With both the LEC and LPL in mind, one can say that the LCK and LCS tend to be much, much slower. Fun fact: the LCS had a longer average game time than the LCK. LCK’s average game time was 33 minutes 20 seconds. On the other hand, LCS’s average was 34 minutes 46 seconds. In both the longest and shortest game records, the LCK had games that took longer and finished faster than the LCS. But, this is probably due to the difference in the number of games played so far.

※ 2019 Spring Split Major Region Game Times

- LCK : Longest 57 minutes 26 seconds, shortest 23 minutes 36 seconds, average 33 minutes 20 seconds

- LPL : Longest 49 minutes 30 seconds, shortest 19 minutes 20 seconds, average 31 minutes 9 seconds

- LEC : Longest 41 minutes, shortest 22 minutes 49 seconds, average 29 minutes 42 seconds

- LCS : Longest 40 minutes 6 seconds, shortest 25 minutes 29 seconds, average 34 minutes 46 seconds

Kill pointsLPL vs everyone else

 


Right now, it seems like the trend is faster games and higher kill scores. At the 2018 Worlds, the meta was set by Europe and China. Fast-paced skirmish games were induced simply because of the fact that the LEC and LPL regions are good at it. For the LCK, people agree they displayed clear weaknesses.

If it wasn’t for the LPL, this established theory could not exist so early on into the season. As expected, the LPL has been implementing their aggressive playstyle in their games. This season, the LPL’s highest recorded kills in a set was 46. When calculating the average kill per set, the LPL was estimated to have 23.7 kills per set. The kills per minute turned out to be 0.76 kills. The highest among all the other major regions. One interesting fact is that LPL also had the game with the lowest kills out of all the major regions. The LPL managed to have a record low 10 kills per set and a record high 46 kills per set.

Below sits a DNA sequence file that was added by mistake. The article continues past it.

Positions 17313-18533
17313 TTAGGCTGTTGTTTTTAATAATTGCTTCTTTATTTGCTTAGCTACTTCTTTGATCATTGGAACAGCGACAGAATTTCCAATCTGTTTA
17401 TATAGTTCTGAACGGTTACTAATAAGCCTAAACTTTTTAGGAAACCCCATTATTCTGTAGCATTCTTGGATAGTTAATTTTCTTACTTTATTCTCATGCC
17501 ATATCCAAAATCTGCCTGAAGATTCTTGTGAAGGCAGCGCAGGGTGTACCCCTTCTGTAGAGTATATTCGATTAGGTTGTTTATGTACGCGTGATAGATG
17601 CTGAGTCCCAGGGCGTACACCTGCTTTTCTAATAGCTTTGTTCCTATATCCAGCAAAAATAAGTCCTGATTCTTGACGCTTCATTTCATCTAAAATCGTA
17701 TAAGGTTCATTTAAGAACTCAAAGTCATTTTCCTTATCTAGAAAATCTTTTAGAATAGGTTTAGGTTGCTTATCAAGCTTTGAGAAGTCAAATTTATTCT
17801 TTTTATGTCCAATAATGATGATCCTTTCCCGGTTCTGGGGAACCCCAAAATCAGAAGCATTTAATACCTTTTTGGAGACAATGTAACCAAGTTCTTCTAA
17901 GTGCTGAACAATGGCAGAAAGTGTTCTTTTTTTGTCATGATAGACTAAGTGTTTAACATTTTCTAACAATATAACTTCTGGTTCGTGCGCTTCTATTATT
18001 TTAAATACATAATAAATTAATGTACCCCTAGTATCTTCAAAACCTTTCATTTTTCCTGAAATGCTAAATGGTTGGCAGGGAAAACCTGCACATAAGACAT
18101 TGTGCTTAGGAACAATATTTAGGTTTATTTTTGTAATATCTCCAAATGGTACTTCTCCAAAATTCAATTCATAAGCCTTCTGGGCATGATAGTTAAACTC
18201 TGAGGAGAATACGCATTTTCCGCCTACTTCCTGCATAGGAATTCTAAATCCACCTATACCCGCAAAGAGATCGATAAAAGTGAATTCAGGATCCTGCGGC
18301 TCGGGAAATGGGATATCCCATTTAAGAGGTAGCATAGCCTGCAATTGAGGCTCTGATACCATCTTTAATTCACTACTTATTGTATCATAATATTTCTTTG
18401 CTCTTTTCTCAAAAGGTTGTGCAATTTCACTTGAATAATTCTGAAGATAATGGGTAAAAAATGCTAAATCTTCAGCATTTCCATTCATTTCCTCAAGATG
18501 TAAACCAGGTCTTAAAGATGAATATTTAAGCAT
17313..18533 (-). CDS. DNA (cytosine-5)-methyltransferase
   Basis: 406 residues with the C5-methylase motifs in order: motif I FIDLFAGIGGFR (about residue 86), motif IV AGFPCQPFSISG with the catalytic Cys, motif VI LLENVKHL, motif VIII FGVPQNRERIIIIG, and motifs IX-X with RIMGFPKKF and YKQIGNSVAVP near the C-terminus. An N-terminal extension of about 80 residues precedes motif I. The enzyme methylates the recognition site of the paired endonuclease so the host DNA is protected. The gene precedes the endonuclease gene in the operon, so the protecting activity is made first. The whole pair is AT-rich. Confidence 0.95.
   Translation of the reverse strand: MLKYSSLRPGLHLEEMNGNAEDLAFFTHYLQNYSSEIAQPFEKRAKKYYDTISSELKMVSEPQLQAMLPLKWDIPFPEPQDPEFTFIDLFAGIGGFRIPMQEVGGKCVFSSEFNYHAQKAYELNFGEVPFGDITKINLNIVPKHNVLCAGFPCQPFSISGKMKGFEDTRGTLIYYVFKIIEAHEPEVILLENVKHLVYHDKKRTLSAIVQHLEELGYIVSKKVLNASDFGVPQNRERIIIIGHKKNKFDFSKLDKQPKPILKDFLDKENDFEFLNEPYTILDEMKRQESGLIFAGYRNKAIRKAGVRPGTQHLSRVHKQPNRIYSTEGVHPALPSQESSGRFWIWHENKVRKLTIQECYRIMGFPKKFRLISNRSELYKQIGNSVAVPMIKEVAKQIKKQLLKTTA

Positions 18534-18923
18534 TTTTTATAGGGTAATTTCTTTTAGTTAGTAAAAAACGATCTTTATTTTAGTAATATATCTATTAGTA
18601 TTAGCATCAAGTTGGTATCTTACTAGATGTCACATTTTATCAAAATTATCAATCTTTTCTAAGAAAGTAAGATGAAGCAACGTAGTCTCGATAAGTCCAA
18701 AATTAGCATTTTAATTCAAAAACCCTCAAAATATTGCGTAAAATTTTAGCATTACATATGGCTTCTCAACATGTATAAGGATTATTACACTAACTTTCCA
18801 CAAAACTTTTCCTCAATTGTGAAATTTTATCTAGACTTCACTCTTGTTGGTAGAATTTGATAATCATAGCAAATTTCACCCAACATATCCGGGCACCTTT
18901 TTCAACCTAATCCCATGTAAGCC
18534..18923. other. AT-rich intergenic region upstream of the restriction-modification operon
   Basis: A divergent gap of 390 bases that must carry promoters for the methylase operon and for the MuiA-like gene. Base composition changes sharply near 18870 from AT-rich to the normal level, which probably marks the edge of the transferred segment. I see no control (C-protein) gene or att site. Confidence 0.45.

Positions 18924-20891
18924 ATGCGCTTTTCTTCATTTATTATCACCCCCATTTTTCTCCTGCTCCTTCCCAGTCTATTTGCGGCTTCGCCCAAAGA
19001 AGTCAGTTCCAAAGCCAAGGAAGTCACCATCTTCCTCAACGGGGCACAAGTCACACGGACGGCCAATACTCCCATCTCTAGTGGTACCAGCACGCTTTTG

The LEC and LCS had similar results. The LEC had an average kill score of 20.8 and the LCS had 21.9. Although the LCS has a higher average kill score than the LEC, the LEC has a lower average game time. Hence, the LEC having more kills per minute than that of the LCS.